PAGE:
Says Black: "I'm in awe of his ability to meld all these parts of music together and be good at all of it."
This winter, Black created a special performance at Davidson College featuring Drew and 16-year-old concert pianist Keona Rose, who studies in the Juilliard pre-college program. In front of a sold-out crowd, Drew played what's hailed as the Mount Everest climb for professional cellists: Bach's Suite for Solo Cello No. 6 in D Major.
The piece is so demanding, even Black admits he's never played the whole thing. "I'd have to practice a year and go through therapy."
Drew practiced it for two months.
"He plays like he's 40," Black says. "He focuses in a way I've never seen anyone do before."
In the last couple of years, Black has struggled with what to teach Drew, beyond giving him performing experiences and introducing him to new types of music.
"It's become, 'Oh crap – what am I going to do with him this week?' He's learned everything he's going to learn from me... He should be teaching me."
Drew: 'The options are endless'
Drew is now 17, and a junior in high school. He is quiet and thoughtful and clever and funny, and he faces a momentous choice. The kind of choice parents dream of, yet one that can be excruciating when they realize that pursuing some gifts may mean others go unfulfilled.
His teachers say he could move from high school to a serious music conservatory like Juilliard.
Drew isn't tempted. "The prospect of practicing eight hours a day and doing little besides music doesn't seem interesting to me," he says.
He could audition for a professional symphony and go straight into a pro music career, right out of high school.
"Drew certainly plays at a level where it is not hard to imagine him winning a job under the right set of circumstances," says National Youth Orchestra's Doug Beck, director of artist training programs in Carnegie Hall's Weill Music Institute.
Drew says he's got too many other things he wants to learn first.
Or he could study both music and academics at a major university.
He's touring colleges this spring, and while Donna and Jason realize that they need to help him get in front of the right people on those campuses, they're struggling to figure out exactly how to do that.
"I feel like we're on our own," Donna says. "How much do you let him dream? He might have a way that he can get into these (expensive elite universities) ... he might be able to get full music scholarships, so you don't want to shut that down and say 'You can only look in-state.'
"What if he throws all his effort into these possibilities, and they don't come to be?"
Both Black and Pereira, his teachers, say it would be a loss to the music world if Drew doesn't put music at the forefront. Of the multitudes of kids he has taught, Pereira says, he's told only two to pursue music as a career. "Drew is one of them."
"But it's one of those professions that you really, really have to desire," he says. (The other student he encouraged is part of the renowned Chiara string quartet that tours internationally and records albums.)
One of Drew's mentors is Julian Schwarz. A renowned cello soloist who also teaches at Shenandoah Conservatory and Juilliard, Schwarz says he can see a future for Drew as a cello soloist, composer or member of a professional orchestra.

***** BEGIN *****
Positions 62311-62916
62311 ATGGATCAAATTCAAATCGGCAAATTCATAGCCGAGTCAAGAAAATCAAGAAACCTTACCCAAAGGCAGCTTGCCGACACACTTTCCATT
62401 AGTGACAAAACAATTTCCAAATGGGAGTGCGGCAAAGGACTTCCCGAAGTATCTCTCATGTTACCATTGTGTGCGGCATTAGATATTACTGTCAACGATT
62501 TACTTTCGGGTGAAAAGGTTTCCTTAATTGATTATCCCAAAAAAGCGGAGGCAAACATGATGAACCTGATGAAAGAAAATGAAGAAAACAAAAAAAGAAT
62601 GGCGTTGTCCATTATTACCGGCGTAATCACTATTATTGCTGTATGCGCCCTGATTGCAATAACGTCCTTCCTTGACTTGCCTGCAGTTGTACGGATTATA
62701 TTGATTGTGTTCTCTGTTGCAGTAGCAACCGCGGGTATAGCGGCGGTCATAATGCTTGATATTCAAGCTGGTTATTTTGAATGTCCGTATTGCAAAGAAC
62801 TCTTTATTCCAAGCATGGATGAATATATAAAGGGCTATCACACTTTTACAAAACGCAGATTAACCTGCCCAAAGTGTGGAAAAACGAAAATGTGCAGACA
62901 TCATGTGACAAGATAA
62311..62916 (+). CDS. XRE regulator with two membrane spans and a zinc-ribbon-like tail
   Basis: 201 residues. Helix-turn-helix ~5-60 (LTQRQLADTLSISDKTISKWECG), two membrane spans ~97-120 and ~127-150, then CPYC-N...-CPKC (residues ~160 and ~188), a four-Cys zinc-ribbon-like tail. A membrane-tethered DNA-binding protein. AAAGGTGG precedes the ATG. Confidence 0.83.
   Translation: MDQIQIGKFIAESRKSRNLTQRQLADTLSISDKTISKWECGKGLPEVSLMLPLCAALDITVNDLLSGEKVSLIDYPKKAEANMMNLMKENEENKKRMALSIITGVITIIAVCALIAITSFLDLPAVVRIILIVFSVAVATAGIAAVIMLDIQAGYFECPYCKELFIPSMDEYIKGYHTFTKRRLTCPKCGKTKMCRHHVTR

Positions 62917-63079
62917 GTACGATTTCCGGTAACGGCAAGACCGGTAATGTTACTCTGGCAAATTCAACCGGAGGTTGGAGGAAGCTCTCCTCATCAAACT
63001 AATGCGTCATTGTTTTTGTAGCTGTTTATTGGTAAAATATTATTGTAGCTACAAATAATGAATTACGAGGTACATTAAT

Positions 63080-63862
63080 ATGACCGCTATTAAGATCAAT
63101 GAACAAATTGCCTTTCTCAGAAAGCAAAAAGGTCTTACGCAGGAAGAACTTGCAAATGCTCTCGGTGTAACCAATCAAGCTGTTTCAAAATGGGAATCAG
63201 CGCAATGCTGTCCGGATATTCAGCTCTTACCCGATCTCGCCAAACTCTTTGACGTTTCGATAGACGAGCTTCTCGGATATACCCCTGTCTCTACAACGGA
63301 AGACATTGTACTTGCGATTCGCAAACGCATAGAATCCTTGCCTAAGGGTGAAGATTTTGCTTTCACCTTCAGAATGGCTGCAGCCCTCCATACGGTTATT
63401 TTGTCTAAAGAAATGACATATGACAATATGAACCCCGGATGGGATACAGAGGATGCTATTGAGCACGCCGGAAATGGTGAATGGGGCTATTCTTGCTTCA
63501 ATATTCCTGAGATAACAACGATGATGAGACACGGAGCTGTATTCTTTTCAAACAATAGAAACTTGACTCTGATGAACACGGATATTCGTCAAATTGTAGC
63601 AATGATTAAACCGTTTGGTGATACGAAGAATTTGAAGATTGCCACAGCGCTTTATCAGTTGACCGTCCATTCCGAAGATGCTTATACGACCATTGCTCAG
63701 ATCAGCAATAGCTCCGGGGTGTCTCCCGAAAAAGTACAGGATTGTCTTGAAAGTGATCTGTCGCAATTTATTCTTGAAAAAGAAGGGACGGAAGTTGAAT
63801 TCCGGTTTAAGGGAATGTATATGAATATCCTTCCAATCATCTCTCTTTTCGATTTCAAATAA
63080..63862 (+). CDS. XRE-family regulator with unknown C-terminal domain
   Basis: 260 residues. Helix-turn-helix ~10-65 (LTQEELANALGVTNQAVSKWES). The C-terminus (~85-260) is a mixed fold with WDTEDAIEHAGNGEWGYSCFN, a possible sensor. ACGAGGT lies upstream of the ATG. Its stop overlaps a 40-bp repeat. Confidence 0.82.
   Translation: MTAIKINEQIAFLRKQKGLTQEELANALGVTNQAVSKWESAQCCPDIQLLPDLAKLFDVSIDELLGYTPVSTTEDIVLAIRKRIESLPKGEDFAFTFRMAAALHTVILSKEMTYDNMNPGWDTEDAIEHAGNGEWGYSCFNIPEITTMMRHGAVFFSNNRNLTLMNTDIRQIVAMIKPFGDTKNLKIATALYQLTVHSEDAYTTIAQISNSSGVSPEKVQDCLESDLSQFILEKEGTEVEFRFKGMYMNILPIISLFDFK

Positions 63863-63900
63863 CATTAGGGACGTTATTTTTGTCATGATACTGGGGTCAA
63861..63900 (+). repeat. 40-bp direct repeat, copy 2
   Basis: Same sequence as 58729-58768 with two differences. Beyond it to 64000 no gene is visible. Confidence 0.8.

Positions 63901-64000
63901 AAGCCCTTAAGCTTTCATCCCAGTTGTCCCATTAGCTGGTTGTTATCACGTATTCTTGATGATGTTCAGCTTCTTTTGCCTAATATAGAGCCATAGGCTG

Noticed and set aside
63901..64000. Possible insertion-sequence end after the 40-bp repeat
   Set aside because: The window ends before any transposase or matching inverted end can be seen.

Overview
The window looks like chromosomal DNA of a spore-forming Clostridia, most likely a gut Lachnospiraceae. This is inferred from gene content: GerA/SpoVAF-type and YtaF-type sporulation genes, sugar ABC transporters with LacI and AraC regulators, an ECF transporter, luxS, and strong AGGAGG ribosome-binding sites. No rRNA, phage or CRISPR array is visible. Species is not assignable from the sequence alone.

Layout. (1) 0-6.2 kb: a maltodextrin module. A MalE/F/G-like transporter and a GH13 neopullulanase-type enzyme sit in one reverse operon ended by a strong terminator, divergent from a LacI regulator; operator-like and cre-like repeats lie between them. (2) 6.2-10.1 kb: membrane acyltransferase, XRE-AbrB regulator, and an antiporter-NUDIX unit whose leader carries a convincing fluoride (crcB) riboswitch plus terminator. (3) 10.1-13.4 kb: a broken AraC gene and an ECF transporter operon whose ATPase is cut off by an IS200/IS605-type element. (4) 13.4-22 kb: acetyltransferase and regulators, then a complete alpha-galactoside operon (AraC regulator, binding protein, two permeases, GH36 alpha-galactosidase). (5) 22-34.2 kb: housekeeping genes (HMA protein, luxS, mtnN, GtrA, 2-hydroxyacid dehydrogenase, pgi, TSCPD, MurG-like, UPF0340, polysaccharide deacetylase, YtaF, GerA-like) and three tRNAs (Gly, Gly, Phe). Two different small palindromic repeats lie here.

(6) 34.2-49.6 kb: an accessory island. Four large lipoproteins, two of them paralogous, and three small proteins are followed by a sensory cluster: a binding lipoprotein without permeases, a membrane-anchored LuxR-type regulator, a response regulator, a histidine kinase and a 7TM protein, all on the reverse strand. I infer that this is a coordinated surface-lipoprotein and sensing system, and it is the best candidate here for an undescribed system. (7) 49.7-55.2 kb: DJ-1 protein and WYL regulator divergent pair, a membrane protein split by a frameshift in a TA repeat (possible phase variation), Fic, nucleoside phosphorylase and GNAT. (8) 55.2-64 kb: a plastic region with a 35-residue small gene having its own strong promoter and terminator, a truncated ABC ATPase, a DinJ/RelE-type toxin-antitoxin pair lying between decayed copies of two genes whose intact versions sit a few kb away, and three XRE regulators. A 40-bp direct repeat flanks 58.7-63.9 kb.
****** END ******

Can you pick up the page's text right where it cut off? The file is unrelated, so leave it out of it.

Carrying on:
But only if his heart leads him there.
"Being a professional musician and being a great musician are totally different things," he says. For Drew, "the options are endless – and that's not only because I think he's a fine musician, but because he's such a wonderful human being... There are so many paths, and everybody finds their own path."
Jason Dansby says he wants what Drew wants.
"The cello doesn't have to be a part of his whole life, or at the forefront. It could be in the background someday. ... This could be a season of life," Jason says. "I want for him what will fulfill his purpose in this life."
Donna continues: "I wouldn't for a moment think we've blown a bunch of money or all those hours spent in lessons. He's had so many amazing opportunities."
Three years ago, Drew fell while playing in snow and broke both wrists. He couldn't play for two months, and had to cancel a solo cello performance of the Hayden Concerto, which he was preparing to play accompanied by the entire youth symphony.
"I lost part of my life," Drew remembers.
But he gained a new outlook. Being unable to play forced him to channel his musical tidal waves into composing. And when he broke a finger the next year catching a football, he came to a further conclusion: He was more than the sum of his musical accomplishments.
Over the last few years, Drew's life has expanded beyond his art.
He makes music with other teens at nursing homes, schools and hospitals, through the teen-run volunteer organization Melodic Minors, for which he is artistic director. Its mission is to "democratize music": "It's what musicians do, is perform for people ... You don't know how your music is going to impact someone," Drew says.
He and a friend are creating a community for homeschooled teens, with extracurricular clubs and help in preparing for college. He tutors children every week through a program at Grace Covenant Church, where Jason Dansby is a deacon.
He's soaking up courses like nanotechnology and AP Calculus, and thirsts for even more college-level science and math.
"I want everything I do to have a reason," he says.
It's an outlook he must now apply to the many options before him.
"A lot of people who are really great musicians are so talented in a lot of other things – they don't want music to be their identity. That might be how other people see me: 'Drew Dansby, he's a good cellist. That's it,'" Drew says.
"I don't want that to be true.